The second cybersecurity company on Goldman Sachs’ list is another Silicon Valley denizen. Palo Alto Networks develops secure cloud systems and advanced firewalls, essential software in the growing cloud computing segment. Malware attacks were up in 2019, and PANW’s services were in high demand.
That demand can be seen in the company’s recent fiscal Q2 report. The results are interesting, because they cover a period including both the end of 2019 and January 2020, and so include the beginning of the coronavirus epidemic. Q2 earnings were solid, at $1.19 per share they beat the forecast by 6.3%, but also down year-over-year. Revenue missed the estimate by 3.1%, but the $816.7 reported showed strong yoy growth. At the end of Palo Alto’s fiscal Q2, PANW shares were up 5.1% year-to-date; but as the bottom fell out of the market, the stock is now down 36% ytd.
Still Palo Alto Networks is a well-established company in an essential software niche, and Essex sees that foundation as the key point. He reiterates his Buy rating on the stock, although he does reduce his price target by 26% to $195. The new target still implies a 21% upside for the stock. (To watch Essex’s track record, click here)
In his comments, Essex outlines the company’s strong points, saying “[A] meaningful installed base continues to drive maintenance revenue growth, and we believe this revenue is durable over time. We expect the stock to re-rate higher once fundamentals normalize, and view sufﬁcient runway for multiple expansion for PANW, driven by traction with next-gen security solutions and inﬂection in product revenue growth.”
This stock has attracted plenty of interest from Wall Street’s analysts. PANW’s analyst consensus rating is a Moderate Buy based on 29 reviews, which include 17 Buys against 11 Holds and 1 Sell. The stock is not cheap – it sells for $166.28. The $232 average price target indicates a potential upside of 43% for the shares. (See Palo Alto Networks stock analysis on TipRanks)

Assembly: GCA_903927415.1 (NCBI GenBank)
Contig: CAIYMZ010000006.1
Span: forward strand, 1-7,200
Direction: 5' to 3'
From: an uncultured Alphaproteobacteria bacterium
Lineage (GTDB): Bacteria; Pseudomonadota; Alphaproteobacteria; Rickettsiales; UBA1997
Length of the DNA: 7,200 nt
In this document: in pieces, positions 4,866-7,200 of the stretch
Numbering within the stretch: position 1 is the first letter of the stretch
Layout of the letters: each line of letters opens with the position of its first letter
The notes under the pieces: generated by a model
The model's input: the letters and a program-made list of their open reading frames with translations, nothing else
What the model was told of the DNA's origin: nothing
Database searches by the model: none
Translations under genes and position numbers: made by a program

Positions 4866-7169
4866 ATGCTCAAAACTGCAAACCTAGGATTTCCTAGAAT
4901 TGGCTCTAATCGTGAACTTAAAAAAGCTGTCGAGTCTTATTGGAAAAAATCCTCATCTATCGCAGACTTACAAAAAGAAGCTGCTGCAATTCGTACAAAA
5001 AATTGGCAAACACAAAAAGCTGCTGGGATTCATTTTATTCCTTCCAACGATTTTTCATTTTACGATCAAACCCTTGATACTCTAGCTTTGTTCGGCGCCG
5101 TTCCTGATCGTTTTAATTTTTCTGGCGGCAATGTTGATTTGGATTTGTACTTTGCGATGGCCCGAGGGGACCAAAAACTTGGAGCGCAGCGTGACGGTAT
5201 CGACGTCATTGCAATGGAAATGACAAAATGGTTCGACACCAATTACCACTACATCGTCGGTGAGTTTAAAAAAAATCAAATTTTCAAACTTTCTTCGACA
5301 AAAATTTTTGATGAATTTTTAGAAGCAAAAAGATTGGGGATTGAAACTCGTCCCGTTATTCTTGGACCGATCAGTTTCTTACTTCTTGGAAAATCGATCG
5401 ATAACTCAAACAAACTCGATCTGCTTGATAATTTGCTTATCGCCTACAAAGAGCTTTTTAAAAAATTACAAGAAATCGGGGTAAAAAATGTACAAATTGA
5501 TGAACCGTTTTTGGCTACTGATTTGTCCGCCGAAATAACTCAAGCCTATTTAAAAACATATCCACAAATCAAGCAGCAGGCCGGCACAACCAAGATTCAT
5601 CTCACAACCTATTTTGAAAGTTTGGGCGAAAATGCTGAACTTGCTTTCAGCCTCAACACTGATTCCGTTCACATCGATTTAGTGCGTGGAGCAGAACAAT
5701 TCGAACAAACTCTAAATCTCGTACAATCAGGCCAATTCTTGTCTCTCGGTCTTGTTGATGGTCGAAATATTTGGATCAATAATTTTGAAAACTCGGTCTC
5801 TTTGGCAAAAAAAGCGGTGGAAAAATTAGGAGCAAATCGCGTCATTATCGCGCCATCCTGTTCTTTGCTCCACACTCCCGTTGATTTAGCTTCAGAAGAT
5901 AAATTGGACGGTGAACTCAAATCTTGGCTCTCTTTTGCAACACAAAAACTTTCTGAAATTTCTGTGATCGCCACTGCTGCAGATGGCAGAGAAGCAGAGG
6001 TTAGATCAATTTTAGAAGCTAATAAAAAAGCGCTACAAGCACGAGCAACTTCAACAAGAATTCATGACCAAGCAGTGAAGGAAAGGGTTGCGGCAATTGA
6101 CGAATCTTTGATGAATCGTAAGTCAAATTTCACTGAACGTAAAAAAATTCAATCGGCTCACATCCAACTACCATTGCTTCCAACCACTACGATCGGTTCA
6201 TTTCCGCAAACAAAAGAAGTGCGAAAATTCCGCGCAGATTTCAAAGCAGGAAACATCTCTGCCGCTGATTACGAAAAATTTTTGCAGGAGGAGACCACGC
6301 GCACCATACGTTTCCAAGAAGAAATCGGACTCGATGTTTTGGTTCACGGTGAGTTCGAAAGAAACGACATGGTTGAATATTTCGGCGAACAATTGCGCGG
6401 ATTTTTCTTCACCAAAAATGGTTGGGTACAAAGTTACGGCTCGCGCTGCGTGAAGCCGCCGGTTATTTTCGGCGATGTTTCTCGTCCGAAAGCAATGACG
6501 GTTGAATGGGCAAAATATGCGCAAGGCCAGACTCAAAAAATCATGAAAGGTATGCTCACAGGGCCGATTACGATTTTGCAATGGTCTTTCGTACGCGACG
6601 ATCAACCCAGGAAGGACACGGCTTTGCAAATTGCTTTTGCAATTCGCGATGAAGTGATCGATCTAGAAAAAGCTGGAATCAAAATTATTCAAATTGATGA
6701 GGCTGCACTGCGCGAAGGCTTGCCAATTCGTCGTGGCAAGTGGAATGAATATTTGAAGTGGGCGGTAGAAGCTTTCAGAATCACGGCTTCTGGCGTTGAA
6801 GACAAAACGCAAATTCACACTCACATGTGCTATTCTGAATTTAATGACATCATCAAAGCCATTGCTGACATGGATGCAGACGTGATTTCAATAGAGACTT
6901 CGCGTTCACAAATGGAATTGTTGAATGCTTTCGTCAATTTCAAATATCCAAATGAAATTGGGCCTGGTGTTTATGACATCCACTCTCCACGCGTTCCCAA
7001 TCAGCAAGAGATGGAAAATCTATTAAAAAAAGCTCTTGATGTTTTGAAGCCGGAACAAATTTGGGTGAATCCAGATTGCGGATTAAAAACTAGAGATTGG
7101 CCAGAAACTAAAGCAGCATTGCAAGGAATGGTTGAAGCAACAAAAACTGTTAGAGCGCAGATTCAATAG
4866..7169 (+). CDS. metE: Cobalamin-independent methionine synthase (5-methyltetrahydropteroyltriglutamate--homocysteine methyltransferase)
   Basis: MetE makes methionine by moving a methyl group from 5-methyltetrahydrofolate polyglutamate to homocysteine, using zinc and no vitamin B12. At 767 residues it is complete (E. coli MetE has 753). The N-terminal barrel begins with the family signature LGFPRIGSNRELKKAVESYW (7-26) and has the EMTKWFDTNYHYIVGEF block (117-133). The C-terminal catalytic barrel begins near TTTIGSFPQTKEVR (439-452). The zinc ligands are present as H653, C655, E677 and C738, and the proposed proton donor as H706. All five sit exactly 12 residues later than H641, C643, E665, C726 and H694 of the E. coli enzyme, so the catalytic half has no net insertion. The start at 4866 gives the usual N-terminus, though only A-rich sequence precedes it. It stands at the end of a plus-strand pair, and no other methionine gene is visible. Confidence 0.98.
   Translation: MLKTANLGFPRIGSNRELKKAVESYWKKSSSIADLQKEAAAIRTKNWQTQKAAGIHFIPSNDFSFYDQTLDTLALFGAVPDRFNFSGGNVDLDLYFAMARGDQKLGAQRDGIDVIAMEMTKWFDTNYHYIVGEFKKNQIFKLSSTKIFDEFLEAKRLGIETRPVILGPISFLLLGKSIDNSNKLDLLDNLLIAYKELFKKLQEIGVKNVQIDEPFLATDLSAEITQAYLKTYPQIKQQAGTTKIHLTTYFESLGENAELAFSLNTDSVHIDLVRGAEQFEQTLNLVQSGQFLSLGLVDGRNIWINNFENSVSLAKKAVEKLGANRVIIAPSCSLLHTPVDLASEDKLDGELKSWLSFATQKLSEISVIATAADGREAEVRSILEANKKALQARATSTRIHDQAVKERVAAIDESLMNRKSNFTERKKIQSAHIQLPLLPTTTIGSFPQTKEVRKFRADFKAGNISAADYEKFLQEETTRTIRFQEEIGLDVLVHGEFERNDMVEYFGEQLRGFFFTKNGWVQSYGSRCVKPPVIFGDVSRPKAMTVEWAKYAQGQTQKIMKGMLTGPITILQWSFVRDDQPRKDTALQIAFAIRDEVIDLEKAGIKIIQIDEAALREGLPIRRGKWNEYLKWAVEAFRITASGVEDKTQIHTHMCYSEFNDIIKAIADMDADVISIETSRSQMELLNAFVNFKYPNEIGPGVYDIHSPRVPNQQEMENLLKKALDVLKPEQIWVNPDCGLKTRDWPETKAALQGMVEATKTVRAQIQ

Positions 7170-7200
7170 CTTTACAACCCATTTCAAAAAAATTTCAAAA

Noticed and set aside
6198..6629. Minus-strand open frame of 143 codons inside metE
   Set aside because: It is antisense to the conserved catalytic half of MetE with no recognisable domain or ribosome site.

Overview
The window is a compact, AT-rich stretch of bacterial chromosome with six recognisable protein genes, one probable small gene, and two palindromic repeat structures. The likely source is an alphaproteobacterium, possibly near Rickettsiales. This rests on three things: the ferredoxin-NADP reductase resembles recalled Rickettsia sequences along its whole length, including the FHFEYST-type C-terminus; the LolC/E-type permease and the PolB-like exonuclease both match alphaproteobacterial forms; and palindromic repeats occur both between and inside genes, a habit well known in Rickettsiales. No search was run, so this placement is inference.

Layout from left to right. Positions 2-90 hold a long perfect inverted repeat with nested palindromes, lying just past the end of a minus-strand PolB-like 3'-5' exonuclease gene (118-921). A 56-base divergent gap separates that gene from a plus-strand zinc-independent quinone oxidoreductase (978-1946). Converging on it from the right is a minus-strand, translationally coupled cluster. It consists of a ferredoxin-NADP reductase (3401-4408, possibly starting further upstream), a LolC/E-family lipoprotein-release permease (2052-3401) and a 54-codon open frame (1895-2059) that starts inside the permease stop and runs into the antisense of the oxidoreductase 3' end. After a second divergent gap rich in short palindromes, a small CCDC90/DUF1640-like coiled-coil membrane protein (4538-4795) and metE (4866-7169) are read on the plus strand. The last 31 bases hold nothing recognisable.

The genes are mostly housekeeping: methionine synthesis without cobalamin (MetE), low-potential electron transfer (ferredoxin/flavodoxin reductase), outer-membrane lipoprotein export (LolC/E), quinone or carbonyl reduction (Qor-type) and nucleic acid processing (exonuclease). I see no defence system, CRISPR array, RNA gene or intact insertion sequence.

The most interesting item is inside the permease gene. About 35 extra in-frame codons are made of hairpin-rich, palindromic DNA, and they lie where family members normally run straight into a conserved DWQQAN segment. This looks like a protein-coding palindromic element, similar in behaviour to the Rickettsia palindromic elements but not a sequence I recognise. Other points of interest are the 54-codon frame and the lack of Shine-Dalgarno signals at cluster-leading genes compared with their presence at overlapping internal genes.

Verint Systems (VRNT)
Last on today’s list of tech recommendations from Goldman Sachs is data analysis company Verint Systems. Verint produces both software and hardware for business intelligence, customer engagement, security, and surveillance analytic systems. The company caters to thousands of corporate clients in 150 countries worldwide.
In a fascinating move, Verint announced in December that it will be splitting into two independent public companies. The move will separate Verint’s $1 billion customer engagement business from its $500 million cyber intelligence segment, as the current combination is considered too large and unwieldy by management. The planned split will be conducted in stages through 2020, with completion scheduled just after the fiscal quarter ending in January 2021. As part of the split, VRNT is initiating a $300 million share buyback program.
At the same time it announced the planned split, Verint also announced fiscal Q3 earnings. EPS beat both the forecast and the yoy number, coming in at 94 cents. Revenues, at $331 million, edged over expectations and grew 7.4% year-over-year.
In his comments on Verint, Essex acknowledges that the planned split of the business segments is a risk factor – but it is a known risk factor. He points out Verint’s current status: “Our numbers are not changing materially as we believe our numbers were previously relatively conservative and the company has already migrated away from more volatile hardware and integration revenue.”
As with the other stocks on this list, Essex is lowering his price target. At $49, the new target suggests room for a 22% upside and supports his Buy rating. (To watch Essex’s track record, click here)
This stock is another Moderate Buy from analyst consensus view, based on 2 recent Buy ratings. At $58, the average price target implies a premium of 45% from the current share price of $41. (See Verint stock analysis on TipRanks)